Friends know you best, so they know where you’re most vulnerable.

“They’ve got background on you,” Russell said. “On the court, we know each other’s game, and we have background on each other as friends. A lot of people would think it would be more volatile between three strangers, but it’s uniquely volatile between three friends because we know things about each other.”

The play still focuses on friends who want the best for each other, though.

“The beauty of this piece is that, even within all of that, there are ways and many times when we are lifting each other up, or attempting to, even through the conflict,” Russell said. “That’s the interesting brotherhood. We still want more and better for each other.”

“That Serious He-Man Ball” is a theatrical event because audiences know what seasoned performers Ghant, King and Russell can deliver.

“Everybody knows us in the game,” Ghant said. “I hope people are excited. And I hope when we reveal this show, I hope it delivers.”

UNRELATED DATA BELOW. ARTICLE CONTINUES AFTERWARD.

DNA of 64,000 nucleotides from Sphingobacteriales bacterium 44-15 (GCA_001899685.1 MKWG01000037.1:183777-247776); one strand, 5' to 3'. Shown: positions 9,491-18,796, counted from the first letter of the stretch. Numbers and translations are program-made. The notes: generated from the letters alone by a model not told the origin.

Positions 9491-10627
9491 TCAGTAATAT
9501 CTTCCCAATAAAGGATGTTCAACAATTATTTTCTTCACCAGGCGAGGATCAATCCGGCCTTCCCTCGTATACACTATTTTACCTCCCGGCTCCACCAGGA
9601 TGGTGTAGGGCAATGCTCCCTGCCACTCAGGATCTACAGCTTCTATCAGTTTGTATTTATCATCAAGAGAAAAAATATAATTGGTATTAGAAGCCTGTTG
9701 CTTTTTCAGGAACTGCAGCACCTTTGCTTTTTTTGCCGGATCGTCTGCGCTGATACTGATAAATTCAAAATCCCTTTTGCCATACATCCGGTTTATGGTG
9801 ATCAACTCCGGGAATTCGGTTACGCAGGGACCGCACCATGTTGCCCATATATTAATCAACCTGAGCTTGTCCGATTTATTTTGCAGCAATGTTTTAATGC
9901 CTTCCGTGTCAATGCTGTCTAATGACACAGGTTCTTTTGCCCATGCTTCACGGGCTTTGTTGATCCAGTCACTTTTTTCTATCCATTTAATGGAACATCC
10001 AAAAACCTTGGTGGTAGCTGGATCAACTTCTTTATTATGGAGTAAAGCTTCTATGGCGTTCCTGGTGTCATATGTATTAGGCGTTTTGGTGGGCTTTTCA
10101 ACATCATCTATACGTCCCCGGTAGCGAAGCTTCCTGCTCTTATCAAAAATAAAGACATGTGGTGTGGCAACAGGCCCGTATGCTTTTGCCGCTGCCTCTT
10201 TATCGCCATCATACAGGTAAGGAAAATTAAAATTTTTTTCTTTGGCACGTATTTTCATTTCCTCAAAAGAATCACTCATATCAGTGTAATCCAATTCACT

Russell agreed.

“‘That Serious He-Man Ball’ is such a ride, and it’s such a sneaky ride that I hope it sneaks up on the audience,” Russell said. “Because it sneaks up on us. Halfway through the show, I wouldn’t say we’re physically exhausted, but at that last line, we walk off the stage, and it’s like, ‘Oof.’”

King said pushing themselves emotionally leads to uncomfortable truths.

“I think it’s indicative of what the roles require,” he said. “When artists ask us how to get to the next levels, it does require a lot of vulnerability that a lot of people might not be comfortable with. We as artists are comfortable with the uncomfortable. We are OK with not being OK. That’s where the truth lies.”